I miss the old Romani gypsies. They used to travel through our village every now and then, selling charms and telling fortunes. You should have seen their caravans, they were works of art.
Me: Did your mom buy a charm when they came through?
Jay: You didn't dare not buy one!
Me: I bet.
Anyway, back to Drag Me to Hell...
Jay: Well, back to Night of the Demon. At the end, you know Dana Andrews is going to win because he's swapped the parchment.
Me: It's a great twist in Drag Me to Hell. After all that, digging up the old woman, giving her back the button... it's all for nothing because it got mixed up with the coin. It's a final little victory.
Jay: The ending of Drag Me to Hell does have a really nice twist to it. After all that shit, it's still coming after her and she doesn't know it. Old Mrs. Ganush finally wins.
Me: Whereas Night of the Demon is more of a warning against paganism, isn't it? Like, sure, you can summon this demon - but it can just as easily be used against you. Tut tut, caution, and all that.
Jay: I never really looked at it that way, but yeah, I guess it is.
It's fitting that both movies end at the train station. It's a nice symmetry.
Me: Here's a big difference between the two, though. We've spoken before about how movies back in the 50s were so nice - and Night of the Demon, while atmospheric and spooky as hell, isn't any different. It's nice. You'd let your kids watch it. Drag Me to Hell, on the other hand...
I forgot how freaking gross that shit was!
Jay: It's extremely visceral. It's also a reminder, though, of what the horror industry missed when Sam Raimi walked away from it. He could have done so much for the genre. It's a shame.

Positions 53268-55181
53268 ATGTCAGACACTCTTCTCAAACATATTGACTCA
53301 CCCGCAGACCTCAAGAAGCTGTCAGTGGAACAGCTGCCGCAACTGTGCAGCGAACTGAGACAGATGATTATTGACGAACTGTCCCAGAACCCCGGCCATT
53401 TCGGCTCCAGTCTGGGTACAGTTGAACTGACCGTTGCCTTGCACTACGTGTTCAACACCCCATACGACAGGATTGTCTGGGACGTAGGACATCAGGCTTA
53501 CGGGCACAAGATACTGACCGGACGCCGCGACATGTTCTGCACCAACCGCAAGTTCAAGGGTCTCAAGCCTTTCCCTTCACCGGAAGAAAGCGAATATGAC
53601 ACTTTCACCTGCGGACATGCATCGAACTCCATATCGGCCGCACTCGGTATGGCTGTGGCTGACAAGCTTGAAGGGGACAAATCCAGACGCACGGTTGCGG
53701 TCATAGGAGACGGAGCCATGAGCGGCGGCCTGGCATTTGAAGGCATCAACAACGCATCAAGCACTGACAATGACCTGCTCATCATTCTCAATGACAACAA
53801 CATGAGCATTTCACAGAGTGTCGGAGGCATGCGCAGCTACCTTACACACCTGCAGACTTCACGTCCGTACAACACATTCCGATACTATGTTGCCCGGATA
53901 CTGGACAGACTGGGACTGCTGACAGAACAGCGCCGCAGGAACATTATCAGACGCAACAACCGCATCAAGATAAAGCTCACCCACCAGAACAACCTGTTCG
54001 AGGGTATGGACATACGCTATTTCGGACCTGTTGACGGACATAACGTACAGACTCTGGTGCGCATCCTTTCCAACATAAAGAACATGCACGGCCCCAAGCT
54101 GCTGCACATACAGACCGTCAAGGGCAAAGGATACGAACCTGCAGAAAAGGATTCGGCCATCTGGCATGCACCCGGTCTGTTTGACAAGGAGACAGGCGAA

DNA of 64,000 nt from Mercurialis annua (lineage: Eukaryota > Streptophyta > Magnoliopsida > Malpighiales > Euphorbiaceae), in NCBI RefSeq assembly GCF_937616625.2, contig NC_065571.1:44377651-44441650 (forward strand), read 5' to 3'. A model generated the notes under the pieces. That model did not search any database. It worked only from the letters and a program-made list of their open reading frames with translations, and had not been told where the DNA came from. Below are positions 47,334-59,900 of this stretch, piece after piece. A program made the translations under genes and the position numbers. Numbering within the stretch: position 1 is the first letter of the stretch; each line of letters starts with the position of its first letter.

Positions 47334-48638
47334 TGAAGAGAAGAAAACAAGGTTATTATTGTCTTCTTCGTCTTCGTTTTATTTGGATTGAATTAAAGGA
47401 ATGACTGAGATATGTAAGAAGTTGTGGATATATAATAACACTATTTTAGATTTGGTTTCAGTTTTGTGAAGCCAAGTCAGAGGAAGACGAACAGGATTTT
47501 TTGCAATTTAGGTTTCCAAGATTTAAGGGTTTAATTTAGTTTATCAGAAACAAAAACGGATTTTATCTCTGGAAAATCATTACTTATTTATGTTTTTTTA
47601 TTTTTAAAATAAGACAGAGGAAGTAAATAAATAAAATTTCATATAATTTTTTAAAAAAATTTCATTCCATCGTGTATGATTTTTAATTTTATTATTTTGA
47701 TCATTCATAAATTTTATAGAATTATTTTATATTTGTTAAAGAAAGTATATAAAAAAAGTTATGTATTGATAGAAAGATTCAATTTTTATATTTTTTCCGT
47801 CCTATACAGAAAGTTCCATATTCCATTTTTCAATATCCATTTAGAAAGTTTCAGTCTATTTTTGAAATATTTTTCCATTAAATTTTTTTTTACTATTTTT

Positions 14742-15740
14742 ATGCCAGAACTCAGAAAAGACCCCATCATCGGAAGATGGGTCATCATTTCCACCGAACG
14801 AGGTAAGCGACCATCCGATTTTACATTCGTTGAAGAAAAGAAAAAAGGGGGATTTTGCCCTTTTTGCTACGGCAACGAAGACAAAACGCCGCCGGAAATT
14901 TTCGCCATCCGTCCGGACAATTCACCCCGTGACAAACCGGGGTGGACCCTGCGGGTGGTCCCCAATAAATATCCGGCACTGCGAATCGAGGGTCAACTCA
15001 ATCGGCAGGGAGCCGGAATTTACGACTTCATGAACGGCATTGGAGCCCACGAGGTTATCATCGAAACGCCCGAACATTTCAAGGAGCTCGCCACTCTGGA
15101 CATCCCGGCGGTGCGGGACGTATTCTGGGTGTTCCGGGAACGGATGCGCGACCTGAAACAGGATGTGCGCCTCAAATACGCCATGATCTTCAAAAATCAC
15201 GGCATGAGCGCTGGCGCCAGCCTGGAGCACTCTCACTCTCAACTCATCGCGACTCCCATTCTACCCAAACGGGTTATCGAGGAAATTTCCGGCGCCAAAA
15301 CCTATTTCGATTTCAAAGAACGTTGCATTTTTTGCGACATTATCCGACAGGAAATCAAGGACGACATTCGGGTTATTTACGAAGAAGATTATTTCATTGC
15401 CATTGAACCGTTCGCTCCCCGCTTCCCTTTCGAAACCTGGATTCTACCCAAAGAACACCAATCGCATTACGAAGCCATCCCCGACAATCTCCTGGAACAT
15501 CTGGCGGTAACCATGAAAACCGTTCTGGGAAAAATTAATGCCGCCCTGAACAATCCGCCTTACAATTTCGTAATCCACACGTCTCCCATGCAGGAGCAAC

Me: What about the differences between Ganush and Karswell. I mean... In Night of the Demon, it's clear that Holden is the protagonist. He's fighting for his life against this unwarranted attack. Like you said, it's not as clear in Drag Me to Hell. Ganush, really is the protagonist, so it's right that Christine gets hers.
Me: Well, that's not the only difference between the two, is it? I mean, I want to look at the characters, Ganush and Karswell.
Jay: Ah... right. Well, Karswell is quite the dapper English gent. He's a philanthropist, there doing magic tricks for the kids. Switch to Drag Me to Hell and you've got Mrs. Ganush who is one scary bitch.
Me: She's not just scary, she's nasty. I mean, taking her teeth out at the desk at the bank. Gah.
Anyway, we're running on out of time so I want to ask: after talking about both movies, do you agree that Drag Me to Hell is a remake of Night of the Demon?
Jay: Absolutely. Not in name, maybe, but in form. It's like Raimi took the rough template from Night of the Demon but said, yeah, I'm gonna do this, but I'm going to do it my way. And he did a fabulous job.
Me: Agreed. So, here's the next question: who is our winner?
Jay: If I'm honest, it's a tie for me. Despite their differences, they're both excellent movies.
Me: I'll give you that one. I can only watch about half of Drag Me to Hell because it's so disgusting so I'm inclined to edge toward the original, but only slightly. I'm happy to call it a tie as well.